httpv://www.youtube.com/watch?v=sVjPWwr47yo http://www.silberstudios.tv/ "Welcome to a new episode of the Marc Silber Show - Advancing Your Photography! We're in San Francisco with our guest John Freeman Todd, a professional sports photographer for over 21 years. He shares a few sports photography tips that can help amateurs start taking better photos. John specializes in soccer photography, and as the →
What is "Fast Glass" and why do I need it? - Bob Hubbard Read enough discussions about photography and you'll eventually hear the term "Fast Glass". But what is it? Read the list of numbers on your lens and you'll see something like F4-5.6. To many beginner photographers, this is confusing. What does the F4-5.6 mean? This is a rating indicating how →
Every take a picture and right behind your subject is a hard black shadow? In the image to the right, compare the shadow behind the subjects head to the one by his shoulders. This is an example of close up, close to walls shots, causing hard shadow contrast. Professionals deal with that by using off-camera flash and use →
Most people when they start doing martial art or any sport photography, start shooting a subject they are familiar with. You've done some classes, you've been on the floor a bit, so you kinda know where that kick should go, how that swing will transition, and just where the 'snap' is in that punch. Switching to covering an →
When Shooting, look for the colorful personalities, the goof balls, the hams if you will. They will often play to the camera creating some interesting and often comical moments that you'll want to capture. In the shot at right, the subject was helping me do some white balance checking and for a laugh grabbed the shorts in question. When you →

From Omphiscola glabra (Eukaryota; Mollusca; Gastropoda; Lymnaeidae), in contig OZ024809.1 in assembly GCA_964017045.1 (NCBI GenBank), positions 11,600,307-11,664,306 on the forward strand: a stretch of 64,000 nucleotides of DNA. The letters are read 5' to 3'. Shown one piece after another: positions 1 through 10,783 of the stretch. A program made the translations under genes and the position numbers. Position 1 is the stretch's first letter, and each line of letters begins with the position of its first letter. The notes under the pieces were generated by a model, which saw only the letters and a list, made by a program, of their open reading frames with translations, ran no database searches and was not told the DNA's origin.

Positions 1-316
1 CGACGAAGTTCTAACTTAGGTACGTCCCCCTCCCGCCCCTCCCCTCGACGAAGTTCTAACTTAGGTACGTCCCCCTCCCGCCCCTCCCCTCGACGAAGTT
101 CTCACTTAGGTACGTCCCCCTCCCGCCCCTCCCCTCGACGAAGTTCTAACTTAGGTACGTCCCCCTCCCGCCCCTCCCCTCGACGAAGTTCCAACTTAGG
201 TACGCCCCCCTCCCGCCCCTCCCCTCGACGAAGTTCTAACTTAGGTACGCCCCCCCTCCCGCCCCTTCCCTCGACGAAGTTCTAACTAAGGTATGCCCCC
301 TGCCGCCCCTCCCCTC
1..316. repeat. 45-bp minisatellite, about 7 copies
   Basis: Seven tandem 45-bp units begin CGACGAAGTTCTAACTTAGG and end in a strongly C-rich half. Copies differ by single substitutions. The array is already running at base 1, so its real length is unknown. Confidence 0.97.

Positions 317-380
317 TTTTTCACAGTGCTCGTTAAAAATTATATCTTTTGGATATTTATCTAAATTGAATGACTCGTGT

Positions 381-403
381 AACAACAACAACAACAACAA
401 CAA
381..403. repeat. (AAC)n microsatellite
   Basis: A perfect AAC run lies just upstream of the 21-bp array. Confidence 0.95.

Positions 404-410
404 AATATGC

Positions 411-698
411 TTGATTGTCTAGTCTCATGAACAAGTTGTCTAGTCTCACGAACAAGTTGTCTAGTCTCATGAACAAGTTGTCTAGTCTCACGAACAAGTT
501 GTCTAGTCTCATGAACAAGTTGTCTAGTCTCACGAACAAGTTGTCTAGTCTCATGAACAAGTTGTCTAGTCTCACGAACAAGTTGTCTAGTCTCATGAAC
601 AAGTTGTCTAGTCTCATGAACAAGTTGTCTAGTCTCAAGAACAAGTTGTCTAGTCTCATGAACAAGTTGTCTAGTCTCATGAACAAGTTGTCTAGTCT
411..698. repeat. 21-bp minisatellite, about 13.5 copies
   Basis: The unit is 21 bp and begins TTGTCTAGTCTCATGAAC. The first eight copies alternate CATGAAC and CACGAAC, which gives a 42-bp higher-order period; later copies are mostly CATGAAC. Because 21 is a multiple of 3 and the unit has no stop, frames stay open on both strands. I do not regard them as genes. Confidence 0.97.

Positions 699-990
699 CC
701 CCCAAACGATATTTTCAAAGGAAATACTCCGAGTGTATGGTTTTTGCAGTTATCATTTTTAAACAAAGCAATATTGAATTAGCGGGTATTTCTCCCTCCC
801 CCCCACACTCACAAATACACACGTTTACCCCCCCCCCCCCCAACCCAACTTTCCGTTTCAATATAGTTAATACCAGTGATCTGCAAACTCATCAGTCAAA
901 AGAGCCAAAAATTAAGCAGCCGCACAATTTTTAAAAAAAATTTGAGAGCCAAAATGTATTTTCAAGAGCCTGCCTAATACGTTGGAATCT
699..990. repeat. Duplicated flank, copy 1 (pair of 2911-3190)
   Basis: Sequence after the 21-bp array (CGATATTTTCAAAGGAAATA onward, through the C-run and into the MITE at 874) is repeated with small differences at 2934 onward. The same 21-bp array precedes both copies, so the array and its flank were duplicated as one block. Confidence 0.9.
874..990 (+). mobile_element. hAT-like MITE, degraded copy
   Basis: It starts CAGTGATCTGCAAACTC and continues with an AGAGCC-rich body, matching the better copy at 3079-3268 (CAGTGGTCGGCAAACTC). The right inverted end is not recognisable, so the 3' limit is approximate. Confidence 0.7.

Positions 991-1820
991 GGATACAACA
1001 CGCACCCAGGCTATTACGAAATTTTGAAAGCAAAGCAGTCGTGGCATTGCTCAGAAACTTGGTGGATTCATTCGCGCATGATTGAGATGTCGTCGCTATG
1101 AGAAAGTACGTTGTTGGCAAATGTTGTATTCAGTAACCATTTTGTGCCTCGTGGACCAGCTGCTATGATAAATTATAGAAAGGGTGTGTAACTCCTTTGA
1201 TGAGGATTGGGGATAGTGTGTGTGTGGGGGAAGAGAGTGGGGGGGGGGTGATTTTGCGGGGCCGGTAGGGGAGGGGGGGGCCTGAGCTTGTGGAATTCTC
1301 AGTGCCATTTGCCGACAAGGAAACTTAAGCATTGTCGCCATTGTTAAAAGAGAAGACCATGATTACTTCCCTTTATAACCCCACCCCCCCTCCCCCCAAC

When framing your shot, pay attention to what else is in there. Look for distracting clutter in the back ground, as well as "weird growths". These are those things that look like they are growing out of your subjects head. Can you move those items out of the way, or change your position to move them to the side? Horns →
When composing your shot, don't be afraid to turn your camera on it's side. An amateur move is to shoot while always holding the camera the same way, then cropping in. When you do that you waste alot of usable image space. Turn your camera, get in close and get the shot right when you take it, not later in →
Not quite Martial Arts, but many ideas also apply. httpv://www.youtube.com/watch?v=5p7M588M9Qs "Mark Wallace talks to Gene Lower, the official photographer of the Arizona Cardinals. Gene shares some of his tips for shooting sports."